March 14, 2001 mentioned its intention to refer the matter to arbitration, LICOMCEN declares that the letter was made three years after
its March 24, 1998 letter, hence, long after the 30-day period provided in GC-61. Indeed, FSI filed the petition for arbitration with the
CIAC only on October 2, 2002. Considering FSIs delays in asserting its claims, LICOMCEN also contends that FSIs action is barred
by laches.
If the CIACs jurisdiction can neither be enlarged nor diminished by the parties, it also cannot be subjected to a condition precedent.
GC-61 requires a party disagreeing with LICOMCENs decision to officially give notice to contest such decision through arbitration
within 30 days from receipt of the decision. However, FSIs April 15, 1998 letter is not the notice contemplated by GC-61; it never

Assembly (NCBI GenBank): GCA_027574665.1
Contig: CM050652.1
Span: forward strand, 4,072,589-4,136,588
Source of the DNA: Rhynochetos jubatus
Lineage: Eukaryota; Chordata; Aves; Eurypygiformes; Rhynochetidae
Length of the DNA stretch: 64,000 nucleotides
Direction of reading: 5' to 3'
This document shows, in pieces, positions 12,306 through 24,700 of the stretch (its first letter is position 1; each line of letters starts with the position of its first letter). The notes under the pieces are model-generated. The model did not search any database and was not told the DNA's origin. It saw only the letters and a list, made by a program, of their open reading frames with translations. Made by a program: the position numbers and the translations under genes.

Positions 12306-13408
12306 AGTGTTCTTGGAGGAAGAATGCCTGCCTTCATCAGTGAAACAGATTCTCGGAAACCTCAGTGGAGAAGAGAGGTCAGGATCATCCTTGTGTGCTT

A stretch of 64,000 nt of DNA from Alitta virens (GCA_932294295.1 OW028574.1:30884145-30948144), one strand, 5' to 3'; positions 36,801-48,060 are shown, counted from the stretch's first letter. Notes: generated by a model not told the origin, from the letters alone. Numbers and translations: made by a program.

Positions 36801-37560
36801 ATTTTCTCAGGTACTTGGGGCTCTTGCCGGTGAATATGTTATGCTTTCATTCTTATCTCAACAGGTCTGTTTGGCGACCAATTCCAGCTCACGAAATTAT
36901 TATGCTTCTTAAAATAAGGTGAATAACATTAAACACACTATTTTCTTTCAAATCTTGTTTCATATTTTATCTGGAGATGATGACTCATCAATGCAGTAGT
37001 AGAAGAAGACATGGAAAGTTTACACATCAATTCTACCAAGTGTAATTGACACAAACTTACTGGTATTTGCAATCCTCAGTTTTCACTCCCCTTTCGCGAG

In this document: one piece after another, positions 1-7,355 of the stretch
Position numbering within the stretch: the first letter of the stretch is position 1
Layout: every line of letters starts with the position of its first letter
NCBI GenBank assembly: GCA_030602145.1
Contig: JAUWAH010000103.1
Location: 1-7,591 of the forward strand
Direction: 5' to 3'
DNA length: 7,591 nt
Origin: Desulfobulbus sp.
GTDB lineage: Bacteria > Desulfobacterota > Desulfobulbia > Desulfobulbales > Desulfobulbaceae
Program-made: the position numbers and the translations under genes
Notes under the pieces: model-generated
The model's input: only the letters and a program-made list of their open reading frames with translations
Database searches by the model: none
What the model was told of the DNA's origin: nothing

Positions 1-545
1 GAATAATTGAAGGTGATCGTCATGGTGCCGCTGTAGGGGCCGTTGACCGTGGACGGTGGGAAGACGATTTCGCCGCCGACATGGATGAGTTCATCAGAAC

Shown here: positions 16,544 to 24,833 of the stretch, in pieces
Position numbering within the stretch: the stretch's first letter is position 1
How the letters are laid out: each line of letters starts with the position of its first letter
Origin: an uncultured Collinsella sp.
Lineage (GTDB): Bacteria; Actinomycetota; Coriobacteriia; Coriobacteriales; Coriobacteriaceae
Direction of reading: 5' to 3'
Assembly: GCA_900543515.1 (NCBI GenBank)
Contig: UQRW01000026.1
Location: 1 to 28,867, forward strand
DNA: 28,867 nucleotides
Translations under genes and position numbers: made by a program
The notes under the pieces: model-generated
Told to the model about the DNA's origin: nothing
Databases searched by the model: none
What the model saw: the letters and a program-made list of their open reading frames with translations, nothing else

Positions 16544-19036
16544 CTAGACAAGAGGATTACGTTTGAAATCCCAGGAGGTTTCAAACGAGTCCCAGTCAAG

mentioned FSIs plan to submit the dispute to arbitration and instead requested LICOMCEN to reevaluate its claims. Notwithstanding
FSIs failure to make a proper and timely notice, LICOMCENs decision (embodied in its March 24, 1998 letter) cannot become final
and binding so as to preclude resort to the CIAC arbitration. To reiterate, all that is required for the CIAC to acquire jurisdiction is for
the parties to agree to submit their dispute to voluntary arbitration:
[T]he mere existence of an arbitration clause in the construction contract is considered by law as an agreement by the parties
to submit existing or future controversies between them to CIAC jurisdiction, without any qualification or condition
precedent. To affirm a condition precedent in the construction contract, which would effectively suspend the jurisdiction of the CIAC
until compliance therewith, would be in conflict with the recognized intention of the law and rules to automatically vest CIAC with
jurisdiction over a dispute should the construction contract contain an arbitration clause.